We’ve all heard the phrase “the dog days of summer.” Referring to the most oppressive days of summer, the term applies to the period from early July to mid-August. Come summer, many birdwatchers decide to wait until autumn to spot any more birds on their life list. If you’re like most people, you’re probably not looking forward to those weeks of hot air and unrelenting sun. But before you put away your binoculars and hide away in the air conditioning, consider adding these five birds you can find in July to your life list.
A “Black” Guillemot Only in July
You can find this striking member of the puffin family swimming and diving along rocky shorelines in the Northeast. Outside of mating season, the Black Guillemot flies solo. They will, however, come together over feeding areas.
The Black Guillemot is a diver that uses its wings to swim. If its prey is small, the bird will swallow it while still underwater. Larger prey is held crosswise in its bill and brought to the surface to eat. In fact, the unusual way this bird holds its prey is one of its most unique traits. With fish being its main source of food, the Black Guillemot can stay underwater for as long as two minutes.
Interestingly, the “Black” Guillemot appears as an inky black bird only in summer. In the winter, you may not spot this bird that is mainly a snowy white. The one trait that will help you be sure you’re spotting this bird is its red feet.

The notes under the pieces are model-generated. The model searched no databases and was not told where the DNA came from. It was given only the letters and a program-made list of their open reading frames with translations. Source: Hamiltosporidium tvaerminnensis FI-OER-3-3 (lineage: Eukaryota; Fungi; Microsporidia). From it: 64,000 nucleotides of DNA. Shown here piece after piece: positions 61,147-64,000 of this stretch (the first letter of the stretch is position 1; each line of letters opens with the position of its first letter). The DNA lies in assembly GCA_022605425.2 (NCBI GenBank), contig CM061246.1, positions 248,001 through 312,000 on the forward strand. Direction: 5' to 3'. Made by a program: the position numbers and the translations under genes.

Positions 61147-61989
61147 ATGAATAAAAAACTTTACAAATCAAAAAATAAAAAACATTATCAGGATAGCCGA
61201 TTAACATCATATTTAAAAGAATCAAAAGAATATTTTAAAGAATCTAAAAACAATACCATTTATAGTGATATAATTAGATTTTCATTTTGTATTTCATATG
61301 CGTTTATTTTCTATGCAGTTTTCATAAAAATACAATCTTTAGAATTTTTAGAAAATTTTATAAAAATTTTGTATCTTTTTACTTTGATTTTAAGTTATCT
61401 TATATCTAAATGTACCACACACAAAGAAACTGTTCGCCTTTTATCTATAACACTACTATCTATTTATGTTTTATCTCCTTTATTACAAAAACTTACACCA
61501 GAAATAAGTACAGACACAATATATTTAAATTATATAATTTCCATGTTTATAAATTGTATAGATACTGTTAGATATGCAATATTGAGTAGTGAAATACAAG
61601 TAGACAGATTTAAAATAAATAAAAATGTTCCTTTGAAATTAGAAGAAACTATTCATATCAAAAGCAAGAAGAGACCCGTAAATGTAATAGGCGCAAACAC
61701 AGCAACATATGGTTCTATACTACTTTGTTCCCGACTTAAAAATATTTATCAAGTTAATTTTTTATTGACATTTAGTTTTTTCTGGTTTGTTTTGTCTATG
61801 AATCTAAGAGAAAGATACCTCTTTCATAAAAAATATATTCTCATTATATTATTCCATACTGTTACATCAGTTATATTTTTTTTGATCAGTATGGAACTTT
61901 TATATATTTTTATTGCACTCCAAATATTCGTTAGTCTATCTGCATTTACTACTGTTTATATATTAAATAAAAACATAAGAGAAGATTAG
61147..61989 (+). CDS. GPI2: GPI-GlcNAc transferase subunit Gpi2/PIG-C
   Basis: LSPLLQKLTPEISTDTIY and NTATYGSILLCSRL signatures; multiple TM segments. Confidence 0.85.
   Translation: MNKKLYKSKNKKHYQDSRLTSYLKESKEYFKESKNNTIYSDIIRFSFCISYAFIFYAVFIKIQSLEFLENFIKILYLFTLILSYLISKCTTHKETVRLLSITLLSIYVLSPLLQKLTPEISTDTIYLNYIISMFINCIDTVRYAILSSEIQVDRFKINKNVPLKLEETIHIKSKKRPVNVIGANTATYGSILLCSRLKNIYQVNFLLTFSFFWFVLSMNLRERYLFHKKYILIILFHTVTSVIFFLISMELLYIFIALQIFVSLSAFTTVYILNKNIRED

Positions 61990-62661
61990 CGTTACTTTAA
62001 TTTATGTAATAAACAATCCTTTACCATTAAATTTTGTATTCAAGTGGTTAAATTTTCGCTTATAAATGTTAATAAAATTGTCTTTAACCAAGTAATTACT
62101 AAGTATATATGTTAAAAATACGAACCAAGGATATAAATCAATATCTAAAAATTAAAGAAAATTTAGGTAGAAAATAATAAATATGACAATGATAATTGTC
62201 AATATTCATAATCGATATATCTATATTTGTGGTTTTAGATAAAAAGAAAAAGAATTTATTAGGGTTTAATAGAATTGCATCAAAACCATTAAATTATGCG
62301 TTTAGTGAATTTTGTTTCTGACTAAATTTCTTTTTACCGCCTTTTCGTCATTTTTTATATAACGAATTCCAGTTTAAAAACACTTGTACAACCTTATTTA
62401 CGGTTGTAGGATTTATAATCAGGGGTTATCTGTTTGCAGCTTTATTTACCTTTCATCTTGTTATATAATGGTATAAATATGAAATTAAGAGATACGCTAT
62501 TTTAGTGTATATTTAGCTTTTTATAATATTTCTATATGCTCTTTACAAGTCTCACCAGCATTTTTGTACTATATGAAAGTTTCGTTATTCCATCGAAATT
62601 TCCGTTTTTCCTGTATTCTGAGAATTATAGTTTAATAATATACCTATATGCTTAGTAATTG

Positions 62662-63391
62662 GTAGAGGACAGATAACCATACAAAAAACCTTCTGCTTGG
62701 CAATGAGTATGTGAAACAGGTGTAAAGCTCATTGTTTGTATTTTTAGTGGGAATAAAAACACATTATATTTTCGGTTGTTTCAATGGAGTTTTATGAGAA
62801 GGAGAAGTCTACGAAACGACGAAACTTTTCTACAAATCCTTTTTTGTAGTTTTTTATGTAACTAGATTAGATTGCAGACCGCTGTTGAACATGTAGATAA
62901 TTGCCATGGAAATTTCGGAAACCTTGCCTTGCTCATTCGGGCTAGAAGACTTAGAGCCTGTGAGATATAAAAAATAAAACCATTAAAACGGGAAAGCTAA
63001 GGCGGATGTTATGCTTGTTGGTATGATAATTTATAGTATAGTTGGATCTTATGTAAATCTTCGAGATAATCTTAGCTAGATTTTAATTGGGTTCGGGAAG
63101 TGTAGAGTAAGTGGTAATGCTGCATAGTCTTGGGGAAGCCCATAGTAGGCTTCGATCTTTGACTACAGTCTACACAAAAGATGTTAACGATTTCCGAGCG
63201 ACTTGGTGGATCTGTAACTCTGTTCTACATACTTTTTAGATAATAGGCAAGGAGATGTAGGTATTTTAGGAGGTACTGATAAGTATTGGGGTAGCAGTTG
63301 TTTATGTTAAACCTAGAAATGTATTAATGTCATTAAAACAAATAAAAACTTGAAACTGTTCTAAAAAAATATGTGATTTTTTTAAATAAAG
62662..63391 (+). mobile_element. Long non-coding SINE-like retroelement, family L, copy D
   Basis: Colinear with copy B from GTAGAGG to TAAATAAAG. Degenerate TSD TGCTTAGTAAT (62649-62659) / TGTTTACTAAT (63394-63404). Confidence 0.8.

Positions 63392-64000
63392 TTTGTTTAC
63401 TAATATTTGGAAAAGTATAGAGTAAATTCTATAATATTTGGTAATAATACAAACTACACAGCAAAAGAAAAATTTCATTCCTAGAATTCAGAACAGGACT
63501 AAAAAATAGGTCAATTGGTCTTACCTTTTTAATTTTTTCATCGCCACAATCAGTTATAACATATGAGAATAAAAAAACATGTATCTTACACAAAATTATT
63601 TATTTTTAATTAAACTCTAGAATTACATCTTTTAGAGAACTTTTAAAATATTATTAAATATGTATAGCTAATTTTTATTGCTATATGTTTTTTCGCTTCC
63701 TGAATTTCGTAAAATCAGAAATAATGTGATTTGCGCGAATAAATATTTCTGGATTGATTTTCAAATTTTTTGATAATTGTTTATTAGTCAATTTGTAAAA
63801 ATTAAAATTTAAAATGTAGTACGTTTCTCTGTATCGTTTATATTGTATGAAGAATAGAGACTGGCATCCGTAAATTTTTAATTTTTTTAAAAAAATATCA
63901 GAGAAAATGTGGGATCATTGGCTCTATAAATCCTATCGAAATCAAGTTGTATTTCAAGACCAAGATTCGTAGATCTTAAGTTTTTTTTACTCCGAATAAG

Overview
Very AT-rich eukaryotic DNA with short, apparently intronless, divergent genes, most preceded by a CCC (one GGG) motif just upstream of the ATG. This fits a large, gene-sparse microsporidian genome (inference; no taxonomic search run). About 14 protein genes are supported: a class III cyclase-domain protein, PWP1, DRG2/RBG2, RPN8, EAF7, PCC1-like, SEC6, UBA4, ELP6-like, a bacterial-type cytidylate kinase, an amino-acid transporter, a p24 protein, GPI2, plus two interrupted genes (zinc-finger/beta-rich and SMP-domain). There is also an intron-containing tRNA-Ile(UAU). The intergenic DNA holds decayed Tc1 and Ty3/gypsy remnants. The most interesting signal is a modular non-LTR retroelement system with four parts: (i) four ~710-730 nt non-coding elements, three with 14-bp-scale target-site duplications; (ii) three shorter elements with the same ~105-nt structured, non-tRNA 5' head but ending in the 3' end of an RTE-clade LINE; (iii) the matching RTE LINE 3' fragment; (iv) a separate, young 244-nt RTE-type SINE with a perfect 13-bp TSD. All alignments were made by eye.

See the Spotted Sandpiper Before its Spots are Gone
Though natural habitats for this water bird are diminishing, resulting in declining populations, you are more likely to spot these quirky spotty birds in July. Outside of the summer season, these birds lose most of their spots. They forage at the shore but look for herbaceous cover for nesting. Though they are considered the most widespread breeding sandpiper in North America, their numbers have declined due to not only loss of natural habitat, but pesticide use as well. Their habitats include pebbly shores, ponds, streams and shorelines of beaches.
A hot July day is the perfect opportunity to head to the shore and look for the spotted sandpiper. Look for a small spotted bird bobbing the rear half of its body up and down in a quirky teetering motion. Skittish if startled, this bird will skim away, flying low over the water. Even if you spot the Spotted Sandpiper with its own kind, it is rare to catch sight of a flock of these birds.
See also: Tips for Safely Feeding Birds in Summer
Spot the Smallest of Mergansers: The Hooded MerganserJuly is the perfect time to plan an outing to a freshwater pond or river where the Hooded Merganser can be found. During the summer, these small ducks nest in holes in trees along ponds or rivers.
The “hoodie” is a slender duck with a notably thin bill. It is the smallest of the three species of mergansers found in North America. Look for the mainly black male with a distinctive white patch on its head, whereas the female will be a dull brown.
Feasting on fish and aquatic insects, the Hooded Merganser dives for its prey. The Hooded Merganser is the one species of water birds that can find its prey underwater by sight thanks to a third eyelid that acts like a pair of goggles, protecting the eyes during swimming. Agile swimmers and divers, they are surprisingly clumsy on land with legs set awkwardly far back on the body. In the air, you will recognize them by their telltale sign of rapid wingbeats.